Flash back to the 1997 Frozen Four championship game. A sophomore at North Dakota, named Adam Calder was given the assignment of Hobey Baker Runner-Up and Boston University junior Chris Drury. Alongside Jeff Ulmer and Matt Henderson, Drury was taken from Hobey Baker runner-up to virtual anonymity on the score sheet. After that game, and through the next two years, Calder helped North Dakota become poised for another title, which they won in 2000. Every year Calder played, the Fighting Sioux made it to the Frozen Four, benefited by his strong two-way play. In 2000, Calder had moved on to help rebuild a team for a Championship.

In 1997, eight weeks after the Fighting Sioux won their NCAA Championship, the South Carolina Stingrays won the ECHL’s Kelly Cup, becoming the first team in the league to win both the regular season and playoff crowns. Four years later, Calder and Drury both played for championships in their respective leagues, and both were successful in their endeavors, but the question that still remains is why a very talented two-way forward with an excellent hockey IQ remains in the lower echelons, while other players with less talent and lighter work ethics have made the jump to the AHL and NHL.

Calder, a 5’11 185lb. forward, went undrafted and was found by South Carolina Stingrays head coach Rick Adduono three weeks before the ECHL began training camp. Calder had an immediate impact on the Stingrays, despite missing almost two months of the season with a knee injury and Call-up to Rochester. On the first road trip of Read more»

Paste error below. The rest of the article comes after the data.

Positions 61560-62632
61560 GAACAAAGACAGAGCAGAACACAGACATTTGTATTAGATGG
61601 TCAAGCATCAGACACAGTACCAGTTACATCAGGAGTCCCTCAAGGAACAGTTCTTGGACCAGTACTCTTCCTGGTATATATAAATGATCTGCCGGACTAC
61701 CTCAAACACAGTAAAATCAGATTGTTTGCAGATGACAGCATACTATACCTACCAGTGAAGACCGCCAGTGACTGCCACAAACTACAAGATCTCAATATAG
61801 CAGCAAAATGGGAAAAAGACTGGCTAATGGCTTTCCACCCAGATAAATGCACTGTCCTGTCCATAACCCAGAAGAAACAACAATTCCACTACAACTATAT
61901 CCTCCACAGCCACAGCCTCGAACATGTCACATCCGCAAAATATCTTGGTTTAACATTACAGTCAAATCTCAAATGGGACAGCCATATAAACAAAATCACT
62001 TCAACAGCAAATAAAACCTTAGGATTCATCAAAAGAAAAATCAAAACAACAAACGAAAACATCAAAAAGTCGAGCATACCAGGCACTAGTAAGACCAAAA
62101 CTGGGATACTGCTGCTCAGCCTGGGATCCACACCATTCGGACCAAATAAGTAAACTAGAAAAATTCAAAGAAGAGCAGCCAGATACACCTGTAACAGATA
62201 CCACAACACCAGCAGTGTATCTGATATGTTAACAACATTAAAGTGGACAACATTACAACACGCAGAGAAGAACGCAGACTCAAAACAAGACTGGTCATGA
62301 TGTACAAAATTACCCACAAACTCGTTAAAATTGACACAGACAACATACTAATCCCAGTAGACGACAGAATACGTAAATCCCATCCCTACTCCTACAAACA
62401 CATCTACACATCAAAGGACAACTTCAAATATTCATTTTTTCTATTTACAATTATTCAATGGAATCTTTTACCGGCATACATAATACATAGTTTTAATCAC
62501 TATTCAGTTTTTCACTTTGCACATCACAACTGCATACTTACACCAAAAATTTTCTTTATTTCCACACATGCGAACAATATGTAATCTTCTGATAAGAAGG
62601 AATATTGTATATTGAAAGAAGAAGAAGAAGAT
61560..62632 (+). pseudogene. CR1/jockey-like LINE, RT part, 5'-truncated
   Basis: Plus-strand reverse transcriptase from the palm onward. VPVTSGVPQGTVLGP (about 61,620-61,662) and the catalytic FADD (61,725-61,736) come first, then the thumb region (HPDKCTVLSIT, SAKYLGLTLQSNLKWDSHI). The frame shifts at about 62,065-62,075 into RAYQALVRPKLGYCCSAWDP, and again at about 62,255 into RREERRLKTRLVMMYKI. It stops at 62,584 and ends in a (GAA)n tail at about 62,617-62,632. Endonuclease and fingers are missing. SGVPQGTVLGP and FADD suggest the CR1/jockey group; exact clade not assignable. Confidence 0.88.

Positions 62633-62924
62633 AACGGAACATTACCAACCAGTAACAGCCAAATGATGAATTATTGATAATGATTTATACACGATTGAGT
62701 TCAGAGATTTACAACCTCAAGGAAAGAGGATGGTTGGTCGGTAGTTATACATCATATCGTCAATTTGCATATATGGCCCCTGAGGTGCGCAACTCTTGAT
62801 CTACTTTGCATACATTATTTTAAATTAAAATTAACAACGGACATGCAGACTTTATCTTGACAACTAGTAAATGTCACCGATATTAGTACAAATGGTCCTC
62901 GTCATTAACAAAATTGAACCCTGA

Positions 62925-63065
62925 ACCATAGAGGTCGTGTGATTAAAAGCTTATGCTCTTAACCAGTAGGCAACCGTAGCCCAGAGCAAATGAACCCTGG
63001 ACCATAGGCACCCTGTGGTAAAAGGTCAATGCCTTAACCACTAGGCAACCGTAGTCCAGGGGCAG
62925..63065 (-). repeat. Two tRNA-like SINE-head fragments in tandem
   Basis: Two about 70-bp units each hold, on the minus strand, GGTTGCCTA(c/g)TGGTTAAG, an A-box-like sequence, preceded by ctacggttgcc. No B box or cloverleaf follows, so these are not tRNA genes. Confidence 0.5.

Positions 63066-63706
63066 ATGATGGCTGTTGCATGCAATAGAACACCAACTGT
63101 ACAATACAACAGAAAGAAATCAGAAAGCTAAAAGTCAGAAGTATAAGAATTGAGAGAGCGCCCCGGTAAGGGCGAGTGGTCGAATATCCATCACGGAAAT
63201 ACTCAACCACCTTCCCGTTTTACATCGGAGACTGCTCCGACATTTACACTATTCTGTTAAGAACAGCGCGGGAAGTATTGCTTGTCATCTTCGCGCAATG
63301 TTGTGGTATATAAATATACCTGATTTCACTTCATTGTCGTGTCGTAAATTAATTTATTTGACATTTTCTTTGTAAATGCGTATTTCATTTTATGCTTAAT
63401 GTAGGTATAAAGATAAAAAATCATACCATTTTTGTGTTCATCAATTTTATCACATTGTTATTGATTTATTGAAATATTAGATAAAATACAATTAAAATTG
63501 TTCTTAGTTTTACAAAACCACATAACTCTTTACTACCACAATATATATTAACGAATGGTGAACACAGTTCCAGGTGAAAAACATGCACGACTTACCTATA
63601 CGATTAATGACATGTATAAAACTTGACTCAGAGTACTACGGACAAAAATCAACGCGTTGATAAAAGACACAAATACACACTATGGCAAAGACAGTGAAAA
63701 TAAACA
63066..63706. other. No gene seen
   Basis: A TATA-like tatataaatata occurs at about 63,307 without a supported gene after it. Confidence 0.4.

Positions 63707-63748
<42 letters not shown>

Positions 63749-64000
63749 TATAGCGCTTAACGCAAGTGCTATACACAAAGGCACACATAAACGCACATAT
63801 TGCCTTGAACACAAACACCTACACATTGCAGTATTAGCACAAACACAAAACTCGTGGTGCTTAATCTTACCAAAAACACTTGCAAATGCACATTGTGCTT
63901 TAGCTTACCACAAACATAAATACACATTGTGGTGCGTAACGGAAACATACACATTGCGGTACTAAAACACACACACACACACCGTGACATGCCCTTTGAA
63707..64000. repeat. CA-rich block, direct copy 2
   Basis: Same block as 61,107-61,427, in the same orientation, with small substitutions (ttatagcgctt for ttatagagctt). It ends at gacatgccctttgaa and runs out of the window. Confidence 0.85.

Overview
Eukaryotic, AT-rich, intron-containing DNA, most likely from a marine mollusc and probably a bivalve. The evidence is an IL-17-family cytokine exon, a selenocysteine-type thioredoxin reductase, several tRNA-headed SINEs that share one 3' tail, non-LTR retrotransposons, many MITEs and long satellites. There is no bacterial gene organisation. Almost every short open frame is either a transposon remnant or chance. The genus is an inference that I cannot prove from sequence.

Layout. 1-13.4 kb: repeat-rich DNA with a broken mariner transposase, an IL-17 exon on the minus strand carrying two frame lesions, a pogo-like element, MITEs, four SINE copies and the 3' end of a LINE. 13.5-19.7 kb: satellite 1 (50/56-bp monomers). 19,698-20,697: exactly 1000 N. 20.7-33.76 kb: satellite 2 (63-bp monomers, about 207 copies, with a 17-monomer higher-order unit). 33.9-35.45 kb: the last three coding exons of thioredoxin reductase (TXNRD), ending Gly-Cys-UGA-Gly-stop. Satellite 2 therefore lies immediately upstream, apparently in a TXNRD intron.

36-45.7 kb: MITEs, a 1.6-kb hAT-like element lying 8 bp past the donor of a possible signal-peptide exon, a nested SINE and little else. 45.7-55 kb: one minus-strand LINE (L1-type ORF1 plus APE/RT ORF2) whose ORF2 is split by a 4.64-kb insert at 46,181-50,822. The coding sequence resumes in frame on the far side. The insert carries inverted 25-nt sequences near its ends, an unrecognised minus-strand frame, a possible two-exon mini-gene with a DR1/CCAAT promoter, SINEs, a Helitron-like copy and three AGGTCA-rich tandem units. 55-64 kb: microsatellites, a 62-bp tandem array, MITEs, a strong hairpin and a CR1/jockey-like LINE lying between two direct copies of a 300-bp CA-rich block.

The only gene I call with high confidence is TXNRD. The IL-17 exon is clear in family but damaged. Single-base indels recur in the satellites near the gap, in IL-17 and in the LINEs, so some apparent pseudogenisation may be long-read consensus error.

Canucks 2001 Draft Preview

by Kirk Pedersen
on

The Canucks have been a very poor drafting team in their history, but they are very much a team on the rise. Since Brian Burke took over, he has been able to instill in level of confidence in the Canucks system, and despite making a few questionable trades in the past, he has a good record as the Canucks’ General Manager.

Burke’s drafting record has been very solid in his three seasons in running the Canucks. He has drafted some very good players in the first round, such as Bryan Allen, and the Sedins, and some solid hopes for the future in the later rounds, such as Rene Vydareny, Brandon Reid, and Artem Chubarov.

The Canucks, despite being the team who has the most going for them, going into this draft, are still very much a work in progress. There are still some very pressing needs which need to be addressed through immediate action (Free-Agency) or through the future. (Draft)

One position which the Canucks need some immediate help in is in net. They continue to have break hearts with poor goaltending. The Canucks haven’t drafted a goaltender since Kevin Swanson in 1999, and he has panned out just fine, but more is needed.

The Canucks are pretty deep on the wings, and rather solid on D, with prospects such as Zenith Komarniski and others down in Manitoba, who are NHL-ready. There is a lot of depth at centre in the minors, with guys like Chubarov and Holden, but this is an area of possible need.